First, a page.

If your neck: does your head tell you to do one thing, while your heart wants to do something else?

If the hands: is there someone you would like to punch out?

If the forearms: is there something you would like to implement but hold back from fear of rejection or failure?

You can modify this list to make it your own in a way that matches your body’s communications. These are just examples. By paying attention you will be amazed at the coherence between physical symptoms and emotional states.

Yesterday I made a fundamental decision that gave me a sense of relief and got me back on track, thanks to my big toe. Today the color is gradually returning to that right toe, even though I may lose the nail. I am going to heal, I am going to live, I am going to do what feels good, regardless of public image, and by golly, I am going to wear my toe shoes no matter what anybody thinks about them!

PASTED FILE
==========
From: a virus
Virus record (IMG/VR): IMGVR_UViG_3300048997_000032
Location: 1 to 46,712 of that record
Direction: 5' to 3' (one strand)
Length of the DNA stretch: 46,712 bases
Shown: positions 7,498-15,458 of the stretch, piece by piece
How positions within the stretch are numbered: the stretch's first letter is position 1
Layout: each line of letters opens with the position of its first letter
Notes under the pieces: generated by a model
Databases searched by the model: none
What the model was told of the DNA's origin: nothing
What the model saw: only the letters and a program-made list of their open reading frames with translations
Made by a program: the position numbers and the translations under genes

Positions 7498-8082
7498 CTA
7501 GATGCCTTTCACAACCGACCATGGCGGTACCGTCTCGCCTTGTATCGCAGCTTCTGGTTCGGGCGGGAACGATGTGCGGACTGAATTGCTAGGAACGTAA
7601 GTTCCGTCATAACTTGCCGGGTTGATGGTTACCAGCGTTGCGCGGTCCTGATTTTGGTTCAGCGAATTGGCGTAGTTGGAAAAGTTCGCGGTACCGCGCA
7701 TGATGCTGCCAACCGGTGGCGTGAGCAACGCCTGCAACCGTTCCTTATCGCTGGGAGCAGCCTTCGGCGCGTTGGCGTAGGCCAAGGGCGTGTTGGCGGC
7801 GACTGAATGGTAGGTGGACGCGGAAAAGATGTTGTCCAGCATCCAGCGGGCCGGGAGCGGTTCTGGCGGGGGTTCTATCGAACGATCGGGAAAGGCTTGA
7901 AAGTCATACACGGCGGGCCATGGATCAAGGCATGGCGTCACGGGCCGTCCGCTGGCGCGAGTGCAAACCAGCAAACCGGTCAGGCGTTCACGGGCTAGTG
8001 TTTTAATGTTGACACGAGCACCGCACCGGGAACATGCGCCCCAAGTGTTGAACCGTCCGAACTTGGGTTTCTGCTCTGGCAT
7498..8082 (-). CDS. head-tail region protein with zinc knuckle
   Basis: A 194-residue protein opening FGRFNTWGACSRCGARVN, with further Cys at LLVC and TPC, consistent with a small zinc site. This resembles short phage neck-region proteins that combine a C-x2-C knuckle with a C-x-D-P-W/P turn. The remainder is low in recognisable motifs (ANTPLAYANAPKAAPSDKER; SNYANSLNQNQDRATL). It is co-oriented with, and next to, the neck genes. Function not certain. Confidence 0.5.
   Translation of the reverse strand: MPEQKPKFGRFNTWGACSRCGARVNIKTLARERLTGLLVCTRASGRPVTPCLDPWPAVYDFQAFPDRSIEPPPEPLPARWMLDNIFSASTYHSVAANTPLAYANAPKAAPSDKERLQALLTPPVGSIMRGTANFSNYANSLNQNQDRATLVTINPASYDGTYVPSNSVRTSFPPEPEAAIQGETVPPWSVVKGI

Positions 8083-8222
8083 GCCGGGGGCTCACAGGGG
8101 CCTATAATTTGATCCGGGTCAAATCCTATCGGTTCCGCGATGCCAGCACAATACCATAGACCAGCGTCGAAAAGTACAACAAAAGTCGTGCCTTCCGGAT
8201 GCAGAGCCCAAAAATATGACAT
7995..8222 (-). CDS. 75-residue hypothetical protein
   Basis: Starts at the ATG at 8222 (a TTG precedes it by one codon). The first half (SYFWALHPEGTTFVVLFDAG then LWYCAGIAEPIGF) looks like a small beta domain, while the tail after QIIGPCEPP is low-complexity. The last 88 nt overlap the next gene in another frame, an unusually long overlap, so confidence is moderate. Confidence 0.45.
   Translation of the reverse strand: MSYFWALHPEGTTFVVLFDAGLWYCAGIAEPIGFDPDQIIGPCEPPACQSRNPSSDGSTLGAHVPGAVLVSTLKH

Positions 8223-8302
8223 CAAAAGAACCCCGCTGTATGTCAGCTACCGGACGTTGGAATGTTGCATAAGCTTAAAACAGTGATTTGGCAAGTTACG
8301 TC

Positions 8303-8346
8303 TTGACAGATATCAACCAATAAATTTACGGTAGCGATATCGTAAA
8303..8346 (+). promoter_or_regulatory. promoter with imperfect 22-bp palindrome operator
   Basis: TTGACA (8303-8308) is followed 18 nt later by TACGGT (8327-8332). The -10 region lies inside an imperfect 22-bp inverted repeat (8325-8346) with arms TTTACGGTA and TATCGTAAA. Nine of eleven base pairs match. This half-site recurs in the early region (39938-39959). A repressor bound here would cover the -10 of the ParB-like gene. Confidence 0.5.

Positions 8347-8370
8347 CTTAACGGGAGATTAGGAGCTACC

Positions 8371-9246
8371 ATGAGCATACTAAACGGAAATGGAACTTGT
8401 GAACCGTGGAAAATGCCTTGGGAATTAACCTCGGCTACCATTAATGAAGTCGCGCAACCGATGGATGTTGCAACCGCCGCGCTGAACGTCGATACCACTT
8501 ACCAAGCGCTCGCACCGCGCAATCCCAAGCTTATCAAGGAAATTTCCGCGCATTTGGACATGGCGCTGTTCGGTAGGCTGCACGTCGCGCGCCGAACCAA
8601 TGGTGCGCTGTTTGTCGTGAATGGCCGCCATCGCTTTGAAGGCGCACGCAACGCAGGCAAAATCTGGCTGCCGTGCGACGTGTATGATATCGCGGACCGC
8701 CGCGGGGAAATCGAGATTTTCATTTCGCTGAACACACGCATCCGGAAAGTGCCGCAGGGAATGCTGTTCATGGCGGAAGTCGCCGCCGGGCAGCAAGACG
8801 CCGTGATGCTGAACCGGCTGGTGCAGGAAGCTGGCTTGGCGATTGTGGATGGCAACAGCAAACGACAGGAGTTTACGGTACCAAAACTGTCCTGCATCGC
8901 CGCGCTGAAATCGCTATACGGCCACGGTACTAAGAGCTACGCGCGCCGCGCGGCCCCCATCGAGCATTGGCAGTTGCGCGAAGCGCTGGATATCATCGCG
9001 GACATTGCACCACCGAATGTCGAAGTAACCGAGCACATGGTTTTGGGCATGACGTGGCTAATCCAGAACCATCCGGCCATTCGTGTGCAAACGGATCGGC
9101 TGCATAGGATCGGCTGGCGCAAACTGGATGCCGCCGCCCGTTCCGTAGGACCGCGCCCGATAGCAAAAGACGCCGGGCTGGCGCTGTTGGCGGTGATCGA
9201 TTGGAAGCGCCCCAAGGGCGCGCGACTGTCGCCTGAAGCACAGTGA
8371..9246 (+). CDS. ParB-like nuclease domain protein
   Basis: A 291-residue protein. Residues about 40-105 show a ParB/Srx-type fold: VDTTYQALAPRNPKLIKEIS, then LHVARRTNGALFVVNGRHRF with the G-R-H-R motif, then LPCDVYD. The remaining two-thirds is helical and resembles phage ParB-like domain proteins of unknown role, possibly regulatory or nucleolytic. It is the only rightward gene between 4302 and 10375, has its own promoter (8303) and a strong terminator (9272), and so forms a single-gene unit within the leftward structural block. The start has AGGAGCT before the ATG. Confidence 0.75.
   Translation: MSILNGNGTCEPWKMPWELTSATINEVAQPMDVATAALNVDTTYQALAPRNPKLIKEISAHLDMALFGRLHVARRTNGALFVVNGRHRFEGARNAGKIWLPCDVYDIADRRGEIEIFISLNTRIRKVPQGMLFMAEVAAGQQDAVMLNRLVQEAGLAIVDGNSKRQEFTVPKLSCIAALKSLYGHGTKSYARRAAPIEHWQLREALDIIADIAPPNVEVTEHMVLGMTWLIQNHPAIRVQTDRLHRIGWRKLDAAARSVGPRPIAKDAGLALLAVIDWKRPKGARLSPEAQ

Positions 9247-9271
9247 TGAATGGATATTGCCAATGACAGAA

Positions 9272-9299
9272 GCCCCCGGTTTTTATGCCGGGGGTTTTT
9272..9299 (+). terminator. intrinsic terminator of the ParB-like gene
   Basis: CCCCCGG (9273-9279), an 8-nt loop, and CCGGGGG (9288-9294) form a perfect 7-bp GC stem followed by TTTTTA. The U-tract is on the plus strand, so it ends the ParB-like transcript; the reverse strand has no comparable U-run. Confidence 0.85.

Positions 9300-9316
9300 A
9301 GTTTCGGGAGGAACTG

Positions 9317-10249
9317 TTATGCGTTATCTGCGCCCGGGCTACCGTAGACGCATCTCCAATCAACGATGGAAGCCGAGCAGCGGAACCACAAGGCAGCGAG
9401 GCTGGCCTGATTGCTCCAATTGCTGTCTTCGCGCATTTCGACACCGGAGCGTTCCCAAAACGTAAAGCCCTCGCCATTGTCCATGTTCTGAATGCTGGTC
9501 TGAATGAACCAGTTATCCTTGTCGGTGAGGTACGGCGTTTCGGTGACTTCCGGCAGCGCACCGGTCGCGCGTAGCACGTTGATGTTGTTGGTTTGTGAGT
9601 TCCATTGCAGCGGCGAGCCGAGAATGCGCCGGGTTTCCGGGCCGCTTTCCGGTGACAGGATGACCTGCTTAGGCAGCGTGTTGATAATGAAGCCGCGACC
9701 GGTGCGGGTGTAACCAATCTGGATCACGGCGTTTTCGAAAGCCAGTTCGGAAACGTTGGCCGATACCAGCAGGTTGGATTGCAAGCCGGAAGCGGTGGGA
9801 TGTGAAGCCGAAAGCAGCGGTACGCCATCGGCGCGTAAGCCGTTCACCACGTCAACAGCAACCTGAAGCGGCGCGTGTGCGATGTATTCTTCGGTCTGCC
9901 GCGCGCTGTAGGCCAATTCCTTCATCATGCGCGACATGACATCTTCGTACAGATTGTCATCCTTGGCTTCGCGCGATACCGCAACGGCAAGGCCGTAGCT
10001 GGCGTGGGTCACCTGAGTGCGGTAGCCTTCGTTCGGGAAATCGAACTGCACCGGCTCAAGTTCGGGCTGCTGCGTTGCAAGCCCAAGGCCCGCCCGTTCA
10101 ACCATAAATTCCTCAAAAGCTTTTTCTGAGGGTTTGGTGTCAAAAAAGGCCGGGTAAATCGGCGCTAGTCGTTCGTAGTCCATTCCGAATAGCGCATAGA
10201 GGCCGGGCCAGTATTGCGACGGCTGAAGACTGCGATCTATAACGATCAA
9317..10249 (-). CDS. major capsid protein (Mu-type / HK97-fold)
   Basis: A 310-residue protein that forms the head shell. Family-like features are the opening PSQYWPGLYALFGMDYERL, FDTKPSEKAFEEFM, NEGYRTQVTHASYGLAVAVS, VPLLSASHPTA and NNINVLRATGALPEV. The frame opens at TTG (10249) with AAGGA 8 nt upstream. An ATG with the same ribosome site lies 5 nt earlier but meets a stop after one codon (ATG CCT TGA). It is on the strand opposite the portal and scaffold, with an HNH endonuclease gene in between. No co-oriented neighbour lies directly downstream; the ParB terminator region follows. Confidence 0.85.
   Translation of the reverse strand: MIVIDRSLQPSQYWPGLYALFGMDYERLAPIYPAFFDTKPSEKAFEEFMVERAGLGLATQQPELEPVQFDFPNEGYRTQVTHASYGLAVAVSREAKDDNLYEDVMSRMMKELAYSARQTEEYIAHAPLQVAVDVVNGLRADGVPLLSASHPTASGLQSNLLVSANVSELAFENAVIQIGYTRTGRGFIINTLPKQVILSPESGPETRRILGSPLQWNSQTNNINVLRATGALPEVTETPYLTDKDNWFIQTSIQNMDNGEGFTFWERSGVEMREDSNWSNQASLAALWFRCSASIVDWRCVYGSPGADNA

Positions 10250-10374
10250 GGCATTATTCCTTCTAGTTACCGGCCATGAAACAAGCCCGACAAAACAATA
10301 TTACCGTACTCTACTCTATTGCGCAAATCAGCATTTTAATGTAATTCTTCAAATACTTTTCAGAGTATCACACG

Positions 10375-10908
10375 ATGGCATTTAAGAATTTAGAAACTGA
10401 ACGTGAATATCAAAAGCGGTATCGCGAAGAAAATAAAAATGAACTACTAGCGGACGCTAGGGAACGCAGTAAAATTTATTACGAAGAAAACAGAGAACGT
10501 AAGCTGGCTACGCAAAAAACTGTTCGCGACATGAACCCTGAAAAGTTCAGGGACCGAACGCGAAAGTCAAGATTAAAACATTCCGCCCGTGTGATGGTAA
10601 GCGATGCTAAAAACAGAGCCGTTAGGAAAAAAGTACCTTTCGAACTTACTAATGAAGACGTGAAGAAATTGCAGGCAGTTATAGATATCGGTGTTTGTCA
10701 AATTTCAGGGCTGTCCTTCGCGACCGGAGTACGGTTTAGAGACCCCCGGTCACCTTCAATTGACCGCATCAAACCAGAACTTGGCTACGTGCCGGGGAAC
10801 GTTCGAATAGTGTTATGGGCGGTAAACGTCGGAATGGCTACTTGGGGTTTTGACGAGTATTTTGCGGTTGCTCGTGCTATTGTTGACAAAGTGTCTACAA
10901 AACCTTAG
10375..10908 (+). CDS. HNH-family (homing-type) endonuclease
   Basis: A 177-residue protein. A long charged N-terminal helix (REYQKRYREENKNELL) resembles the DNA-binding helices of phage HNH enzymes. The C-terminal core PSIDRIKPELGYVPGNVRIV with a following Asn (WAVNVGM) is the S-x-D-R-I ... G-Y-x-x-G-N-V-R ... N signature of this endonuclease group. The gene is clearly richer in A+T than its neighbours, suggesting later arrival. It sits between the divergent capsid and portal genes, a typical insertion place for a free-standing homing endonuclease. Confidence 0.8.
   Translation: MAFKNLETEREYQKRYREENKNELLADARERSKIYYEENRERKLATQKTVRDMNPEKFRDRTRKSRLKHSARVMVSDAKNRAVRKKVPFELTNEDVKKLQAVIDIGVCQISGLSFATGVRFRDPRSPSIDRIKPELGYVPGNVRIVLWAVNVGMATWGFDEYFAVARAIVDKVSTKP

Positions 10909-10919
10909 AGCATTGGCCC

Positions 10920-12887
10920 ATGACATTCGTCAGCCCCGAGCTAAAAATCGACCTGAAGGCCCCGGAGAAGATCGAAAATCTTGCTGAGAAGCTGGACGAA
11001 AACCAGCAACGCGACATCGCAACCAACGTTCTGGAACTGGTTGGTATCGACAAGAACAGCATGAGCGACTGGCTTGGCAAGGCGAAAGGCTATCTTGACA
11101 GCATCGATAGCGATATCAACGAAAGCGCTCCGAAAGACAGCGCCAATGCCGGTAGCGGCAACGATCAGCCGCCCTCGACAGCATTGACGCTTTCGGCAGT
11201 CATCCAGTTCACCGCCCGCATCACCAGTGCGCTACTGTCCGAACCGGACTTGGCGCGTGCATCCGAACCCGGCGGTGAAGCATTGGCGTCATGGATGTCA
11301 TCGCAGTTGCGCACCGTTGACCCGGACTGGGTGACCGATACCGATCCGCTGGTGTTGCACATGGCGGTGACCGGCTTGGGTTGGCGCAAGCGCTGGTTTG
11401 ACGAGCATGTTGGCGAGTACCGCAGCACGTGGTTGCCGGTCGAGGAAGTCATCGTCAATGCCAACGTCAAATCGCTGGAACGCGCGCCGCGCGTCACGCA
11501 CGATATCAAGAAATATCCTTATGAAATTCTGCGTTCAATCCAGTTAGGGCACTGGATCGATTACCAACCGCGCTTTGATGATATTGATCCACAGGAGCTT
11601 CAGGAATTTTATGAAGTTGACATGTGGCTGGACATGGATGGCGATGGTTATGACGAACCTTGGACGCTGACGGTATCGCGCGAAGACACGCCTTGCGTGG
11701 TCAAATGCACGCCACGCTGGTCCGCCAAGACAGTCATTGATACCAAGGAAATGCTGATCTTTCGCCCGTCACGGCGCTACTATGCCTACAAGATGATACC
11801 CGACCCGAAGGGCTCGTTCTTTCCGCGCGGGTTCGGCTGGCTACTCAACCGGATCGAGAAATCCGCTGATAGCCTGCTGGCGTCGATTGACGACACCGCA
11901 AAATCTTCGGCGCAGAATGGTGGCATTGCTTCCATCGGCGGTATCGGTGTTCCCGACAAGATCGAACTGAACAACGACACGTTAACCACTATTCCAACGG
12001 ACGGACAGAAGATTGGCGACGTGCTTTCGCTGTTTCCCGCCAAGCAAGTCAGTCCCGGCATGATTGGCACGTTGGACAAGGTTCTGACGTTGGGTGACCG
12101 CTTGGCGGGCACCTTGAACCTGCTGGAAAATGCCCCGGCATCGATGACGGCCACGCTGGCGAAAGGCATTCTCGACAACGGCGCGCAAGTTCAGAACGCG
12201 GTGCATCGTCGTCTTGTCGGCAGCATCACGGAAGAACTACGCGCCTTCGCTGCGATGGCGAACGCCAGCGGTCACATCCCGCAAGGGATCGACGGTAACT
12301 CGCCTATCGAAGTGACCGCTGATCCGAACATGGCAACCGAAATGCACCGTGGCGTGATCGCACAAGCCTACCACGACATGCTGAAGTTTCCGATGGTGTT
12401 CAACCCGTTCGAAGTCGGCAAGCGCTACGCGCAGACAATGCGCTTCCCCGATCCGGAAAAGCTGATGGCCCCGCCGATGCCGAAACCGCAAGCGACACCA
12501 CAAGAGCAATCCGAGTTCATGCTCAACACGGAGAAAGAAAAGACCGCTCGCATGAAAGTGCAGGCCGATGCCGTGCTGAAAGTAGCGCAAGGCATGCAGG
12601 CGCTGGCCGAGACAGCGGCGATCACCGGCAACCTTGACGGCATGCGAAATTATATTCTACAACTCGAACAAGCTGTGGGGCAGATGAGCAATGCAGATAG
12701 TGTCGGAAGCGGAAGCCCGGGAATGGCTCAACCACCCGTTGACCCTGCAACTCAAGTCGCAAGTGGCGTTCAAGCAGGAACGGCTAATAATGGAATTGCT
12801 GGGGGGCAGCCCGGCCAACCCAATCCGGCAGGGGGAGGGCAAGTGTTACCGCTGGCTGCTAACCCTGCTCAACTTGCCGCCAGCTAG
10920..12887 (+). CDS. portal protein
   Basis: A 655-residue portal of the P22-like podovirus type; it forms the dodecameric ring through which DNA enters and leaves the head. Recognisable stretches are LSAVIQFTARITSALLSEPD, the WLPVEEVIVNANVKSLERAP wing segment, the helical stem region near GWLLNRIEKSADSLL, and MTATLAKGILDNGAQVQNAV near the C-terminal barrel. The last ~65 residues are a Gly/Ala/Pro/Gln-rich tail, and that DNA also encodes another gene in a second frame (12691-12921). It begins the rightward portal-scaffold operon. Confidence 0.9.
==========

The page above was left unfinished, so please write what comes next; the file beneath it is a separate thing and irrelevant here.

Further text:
Today I remembered to thank my body for the other aches and pains I have been ignoring, the ones associated not simply with growing old or being out of shape, but rather those coded communications from the inside out that are gently tugging me towards my own fulfillment and warning me if I go astray. After all, age “ain’t nuthin’ but a number!”

What is your body telling you about your direction, your relationships, your dreams and fears, and most importantly, about your core beliefs? Ultimately, it is your beliefs about yourself, human nature, and the future of the world that support and hinder not only your body, but your fulfillment as well. Conversations not only in the flesh, but with the flesh: what a hoot, what a wonder, what fun!






Personality Conflicts May Not Be What They Seem